Silly scientists. Why didn’t they ever place a video recorded and let that machine record which detector the particle hit without even looking at the experiment. And as soon as you get the wave results on the wall you then take the recorder and look wtf has happened? Didn’t anyone really came up with this idea?

  15. BiophysicalChemist7 April, 2013 at 8:57 pm

    …as soon as any effect requires the wavefunction of your brain to take a specific state then the other possibilities are eliminated and thus those universes immediately fall out of superposition with the ones that contain your current state of consciousness. Thus as long as you refrain from observing the phenomenon, you can exist in the superimposed universes simultaneously, but as soon as you observe your brain that YOU experience must only observe one and the other decouples.

  16. BiophysicalChemist7 April, 2013 at 8:54 pm

    It is my personal opinion that the many worlds hypothesis best describes the phenomenon at 14:20. A mechanistic explanation, more desirable to some physicists than a “wavefunction collapse” which is slightly ambiguous, would be that there are a large amount of universes that are “close” to each each other and allow interaction at the subatomic level. The wavefunction of your brain exists as a superposition in all of these universes simultaneously, but….

  17. ianmondread7 April, 2013 at 2:47 pm

    Excellent video! Thank you so much for posting it. I am very interested in quantum mechanics/physics but my maths are lacking and level of understanding these bizarre fields of study are as well. This video helps me though. Any chance on upcoming videos describing the standard model? Thats a difficult one for me to grasp…thanks 🙂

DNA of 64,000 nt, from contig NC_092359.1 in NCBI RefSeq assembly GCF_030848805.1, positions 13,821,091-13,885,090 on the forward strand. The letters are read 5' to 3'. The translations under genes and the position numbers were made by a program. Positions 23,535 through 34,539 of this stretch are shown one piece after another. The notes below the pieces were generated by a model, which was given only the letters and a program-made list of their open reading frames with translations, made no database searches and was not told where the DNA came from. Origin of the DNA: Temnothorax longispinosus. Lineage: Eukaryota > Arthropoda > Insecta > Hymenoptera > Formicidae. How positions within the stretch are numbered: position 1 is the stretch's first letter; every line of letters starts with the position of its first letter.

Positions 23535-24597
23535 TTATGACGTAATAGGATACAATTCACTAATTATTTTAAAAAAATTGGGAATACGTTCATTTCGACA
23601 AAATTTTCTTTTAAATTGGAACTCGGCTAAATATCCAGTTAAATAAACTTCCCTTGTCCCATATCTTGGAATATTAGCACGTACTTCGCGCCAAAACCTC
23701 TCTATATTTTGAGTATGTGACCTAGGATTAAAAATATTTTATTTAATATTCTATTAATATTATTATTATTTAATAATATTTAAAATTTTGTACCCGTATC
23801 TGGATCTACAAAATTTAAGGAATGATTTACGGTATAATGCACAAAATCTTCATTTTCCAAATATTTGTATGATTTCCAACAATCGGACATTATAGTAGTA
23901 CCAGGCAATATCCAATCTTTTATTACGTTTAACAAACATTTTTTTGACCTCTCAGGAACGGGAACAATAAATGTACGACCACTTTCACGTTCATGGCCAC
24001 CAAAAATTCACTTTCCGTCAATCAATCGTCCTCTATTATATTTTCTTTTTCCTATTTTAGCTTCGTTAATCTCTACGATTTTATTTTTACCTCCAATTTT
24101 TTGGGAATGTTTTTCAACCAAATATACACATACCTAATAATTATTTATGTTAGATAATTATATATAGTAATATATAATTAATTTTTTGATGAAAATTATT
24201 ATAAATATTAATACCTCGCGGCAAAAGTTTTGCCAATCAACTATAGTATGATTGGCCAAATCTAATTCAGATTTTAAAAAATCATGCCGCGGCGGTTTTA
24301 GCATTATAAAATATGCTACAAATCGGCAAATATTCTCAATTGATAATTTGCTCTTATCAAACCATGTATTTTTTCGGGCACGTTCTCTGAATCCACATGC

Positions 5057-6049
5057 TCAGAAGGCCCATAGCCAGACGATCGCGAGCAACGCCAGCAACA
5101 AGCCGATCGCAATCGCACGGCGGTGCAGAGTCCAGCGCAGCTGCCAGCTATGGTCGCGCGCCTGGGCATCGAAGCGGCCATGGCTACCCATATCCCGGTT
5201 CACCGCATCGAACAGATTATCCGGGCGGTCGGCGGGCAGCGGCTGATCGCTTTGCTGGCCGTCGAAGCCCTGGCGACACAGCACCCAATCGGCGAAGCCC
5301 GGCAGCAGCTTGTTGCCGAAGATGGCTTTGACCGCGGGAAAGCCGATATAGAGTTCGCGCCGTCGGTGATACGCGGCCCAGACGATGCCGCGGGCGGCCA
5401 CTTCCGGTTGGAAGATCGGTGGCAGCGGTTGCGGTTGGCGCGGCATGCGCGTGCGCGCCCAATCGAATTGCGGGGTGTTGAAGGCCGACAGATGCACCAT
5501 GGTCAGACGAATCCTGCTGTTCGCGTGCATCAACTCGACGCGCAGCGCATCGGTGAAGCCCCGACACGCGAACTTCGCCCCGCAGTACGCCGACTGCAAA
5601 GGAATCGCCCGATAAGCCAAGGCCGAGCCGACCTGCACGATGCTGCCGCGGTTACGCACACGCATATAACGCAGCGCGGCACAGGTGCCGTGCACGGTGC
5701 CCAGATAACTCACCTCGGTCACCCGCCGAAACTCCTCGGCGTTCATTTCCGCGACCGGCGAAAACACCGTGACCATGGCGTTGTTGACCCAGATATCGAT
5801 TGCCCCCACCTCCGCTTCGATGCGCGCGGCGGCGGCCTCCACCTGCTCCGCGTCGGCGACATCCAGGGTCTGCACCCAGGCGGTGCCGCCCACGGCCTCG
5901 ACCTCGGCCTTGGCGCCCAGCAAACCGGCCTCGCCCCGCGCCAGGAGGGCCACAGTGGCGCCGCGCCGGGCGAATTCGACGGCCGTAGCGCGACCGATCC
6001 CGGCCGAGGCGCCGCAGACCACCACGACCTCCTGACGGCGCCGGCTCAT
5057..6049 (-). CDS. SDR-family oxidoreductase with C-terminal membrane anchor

18. arkempire7 April, 2013 at 2:50 am

    the act of observation will influence the outcome even after the particles have gone through the holes. meaning that a future act of observation influences past actions. when you break down these things like this it breaks your mind. please make ur next video about this

  19. Eugene Khutoryansky6 April, 2013 at 7:21 pm

    Thanks. More videos are on their way.

  20. Aggelos730Gr6 April, 2013 at 7:14 pm

    Great videos. Waiting for more of your teaching. 

  21. PSG Mud6 April, 2013 at 5:10 am

    So, trying to understand here. The experiments become compromised because of the equipment used for observing ruins the test? Why is that significant to understand, if equipment ruins the test? It sounds as if, the particles are acting independently from the equipment observing.

  22. Eugene Khutoryansky6 April, 2013 at 2:24 am

    Yes, the equipment observing the particles inherently ends up influencing the results. That is, this is not just a problem due to a lack of technological innovation on the part of the people designing the instruments. According to Quantum Mechanics, any act of measuring the particle inherently ends up changing the outcome. Both the measuring equipment and the observer watching the equipment are always inherently parts of the experiment.

  23. PSG Mud5 April, 2013 at 11:03 pm

    Does this mean observing particles compromise the tests because of the equipment interfering with particles?

  24. Robin Pike5 April, 2013 at 5:04 pm

    Oh and forgot to say, you have presented the concepts very nicely, a good, clear video.

  25. Eugene Khutoryansky5 April, 2013 at 3:13 pm

    Thanks.  I am glad you liked it.